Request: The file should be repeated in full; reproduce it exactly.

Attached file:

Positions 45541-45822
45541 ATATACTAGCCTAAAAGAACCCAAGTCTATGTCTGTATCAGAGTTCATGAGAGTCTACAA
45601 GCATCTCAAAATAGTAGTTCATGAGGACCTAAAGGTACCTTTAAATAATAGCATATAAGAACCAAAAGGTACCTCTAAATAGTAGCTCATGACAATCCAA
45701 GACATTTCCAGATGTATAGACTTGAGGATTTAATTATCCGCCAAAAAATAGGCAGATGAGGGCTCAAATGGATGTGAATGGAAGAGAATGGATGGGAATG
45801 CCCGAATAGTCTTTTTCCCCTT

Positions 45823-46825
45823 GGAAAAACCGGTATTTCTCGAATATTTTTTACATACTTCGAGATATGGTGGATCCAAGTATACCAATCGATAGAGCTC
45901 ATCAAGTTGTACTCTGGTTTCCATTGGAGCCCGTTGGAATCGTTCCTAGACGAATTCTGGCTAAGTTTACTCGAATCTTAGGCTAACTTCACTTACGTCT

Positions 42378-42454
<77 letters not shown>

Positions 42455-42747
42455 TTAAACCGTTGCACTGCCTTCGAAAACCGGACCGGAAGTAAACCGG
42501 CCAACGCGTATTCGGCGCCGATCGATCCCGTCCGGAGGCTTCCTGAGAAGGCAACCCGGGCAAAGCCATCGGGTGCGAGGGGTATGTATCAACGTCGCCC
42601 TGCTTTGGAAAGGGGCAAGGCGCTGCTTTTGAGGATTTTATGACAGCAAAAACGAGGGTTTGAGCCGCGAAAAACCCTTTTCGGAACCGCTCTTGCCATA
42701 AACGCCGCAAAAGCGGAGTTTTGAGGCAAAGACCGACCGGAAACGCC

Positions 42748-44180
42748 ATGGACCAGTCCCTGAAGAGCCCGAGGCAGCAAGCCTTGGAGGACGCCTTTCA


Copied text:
Positions 45541-45822
45541 ATATACTAGCCTAAAAGAACCCAAGTCTATGTCTGTATCAGAGTTCATGAGAGTCTACAA
45601 GCATCTCAAAATAGTAGTTCATGAGGACCTAAAGGTACCTTTAAATAATAGCATATAAGAACCAAAAGGTACCTCTAAATAGTAGCTCATGACAATCCAA
45701 GACATTTCCAGATGTATAGACTTGAGGATTTAATTATCCGCCAAAAAATAGGCAGATGAGGGCTCAAATGGATGTGAATGGAAGAGAATGGATGGGAATG
45801 CCCGAATAGTCTTTTTCCCCTT

Positions 45823-46825
45823 GGAAAAACCGGTATTTCTCGAATATTTTTTACATACTTCGAGATATGGTGGATCCAAGTATACCAATCGATAGAGCTC
45901 ATCAAGTTGTACTCTGGTTTCCATTGGAGCCCGTTGGAATCGTTCCTAGACGAATTCTGGCTAAGTTTACTCGAATCTTAGGCTAACTTCACTTACGTCT

Positions 42378-42454
<77 letters not shown>

Positions 42455-42747
42455 TTAAACCGTTGCACTGCCTTCGAAAACCGGACCGGAAGTAAACCGG
42501 CCAACGCGTATTCGGCGCCGATCGATCCCGTCCGGAGGCTTCCTGAGAAGGCAACCCGGGCAAAGCCATCGGGTGCGAGGGGTATGTATCAACGTCGCCC
42601 TGCTTTGGAAAGGGGCAAGGCGCTGCTTTTGAGGATTTTATGACAGCAAAAACGAGGGTTTGAGCCGCGAAAAACCCTTTTCGGAACCGCTCTTGCCATA
42701 AACGCCGCAAAAGCGGAGTTTTGAGGCAAAGACCGACCGGAAACGCC

Positions 42748-44180
42748 ATGGACCAGTCCCTGAAGAGCCCGAGGCAGCAAGCCTTGGAGGACGCCTTTCA